The whole machine is neatly packaged in styling by Miguel Galluzzi, head of Aprilia’s design and also known as the man who shaped the seminal Ducati Monster as well as many other machines including the Cagiva Raptor. The look as unmistakably Aprilia, with a triple headlamp arrangement that has the outer lights floating above the pressurised air intakes. The bike has lost some of the excessive angularity of previous Aprilias, and instead with its minimalist tail section looks compact, muscular and aggressive.

Up to scratch in style and on the spec sheet then, but what really matters is how the bike rides, sounds and feels. Our test was at the Misano circuit, home of the San Marino round of both SBK and MotoGP championships, where, to our disappointment, it was raining for most of the day. Still, if anything is a test of a superbike’s finesse, feedback and control it’s a wet circuit made even more slippery by the rubber laid down during a recent car race...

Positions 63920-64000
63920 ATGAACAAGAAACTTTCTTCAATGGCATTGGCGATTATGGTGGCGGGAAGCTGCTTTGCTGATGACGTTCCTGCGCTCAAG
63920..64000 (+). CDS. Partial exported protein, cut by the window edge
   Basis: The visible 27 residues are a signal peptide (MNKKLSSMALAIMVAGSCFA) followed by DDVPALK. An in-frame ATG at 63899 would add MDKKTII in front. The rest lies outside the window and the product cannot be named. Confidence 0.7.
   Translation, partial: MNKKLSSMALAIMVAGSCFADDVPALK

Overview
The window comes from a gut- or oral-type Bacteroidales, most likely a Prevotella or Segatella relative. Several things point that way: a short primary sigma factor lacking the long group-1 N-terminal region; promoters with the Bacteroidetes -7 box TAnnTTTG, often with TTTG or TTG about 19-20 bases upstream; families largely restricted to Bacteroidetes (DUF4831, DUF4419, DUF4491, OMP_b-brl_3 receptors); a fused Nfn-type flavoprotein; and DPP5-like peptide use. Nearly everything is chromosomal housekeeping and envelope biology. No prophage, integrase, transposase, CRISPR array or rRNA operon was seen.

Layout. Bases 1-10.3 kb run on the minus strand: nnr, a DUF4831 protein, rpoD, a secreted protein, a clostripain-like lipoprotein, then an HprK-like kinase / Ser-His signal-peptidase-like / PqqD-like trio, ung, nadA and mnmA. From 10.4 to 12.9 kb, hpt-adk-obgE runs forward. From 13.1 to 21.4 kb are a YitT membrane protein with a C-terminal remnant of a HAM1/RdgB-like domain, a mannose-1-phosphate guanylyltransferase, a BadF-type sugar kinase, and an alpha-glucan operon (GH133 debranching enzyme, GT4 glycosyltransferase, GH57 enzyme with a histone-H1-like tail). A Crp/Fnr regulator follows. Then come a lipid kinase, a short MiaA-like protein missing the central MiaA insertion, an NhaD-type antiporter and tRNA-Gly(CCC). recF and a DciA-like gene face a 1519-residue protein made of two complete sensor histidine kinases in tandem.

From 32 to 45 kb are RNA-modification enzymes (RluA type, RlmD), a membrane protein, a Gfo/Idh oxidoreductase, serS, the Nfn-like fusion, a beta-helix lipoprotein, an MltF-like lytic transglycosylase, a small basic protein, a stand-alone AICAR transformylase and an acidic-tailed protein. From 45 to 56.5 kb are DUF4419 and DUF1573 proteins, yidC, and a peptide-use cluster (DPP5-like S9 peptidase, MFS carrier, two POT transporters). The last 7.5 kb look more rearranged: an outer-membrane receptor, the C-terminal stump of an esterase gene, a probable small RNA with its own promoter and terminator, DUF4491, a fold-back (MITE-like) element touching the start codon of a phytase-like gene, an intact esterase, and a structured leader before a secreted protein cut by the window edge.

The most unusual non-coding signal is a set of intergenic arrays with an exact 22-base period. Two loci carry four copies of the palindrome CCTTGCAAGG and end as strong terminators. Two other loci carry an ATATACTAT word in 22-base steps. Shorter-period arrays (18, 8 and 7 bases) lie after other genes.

Despite the RSV4’s compact dimensions it accepts riders as tall as my 1.92m without having to fold limbs unnaturally, although you do feel perched up on top the bike, more so than the GSX-R1000 for example but still more integrated with the machine than on a Ninja. Fire it up and the motor responds rapidly, with a deep, almost V-twin-like note, surprisingly loud and snarlingly angry. Sends tingles up your spine before you’ve even pulled the clutch in.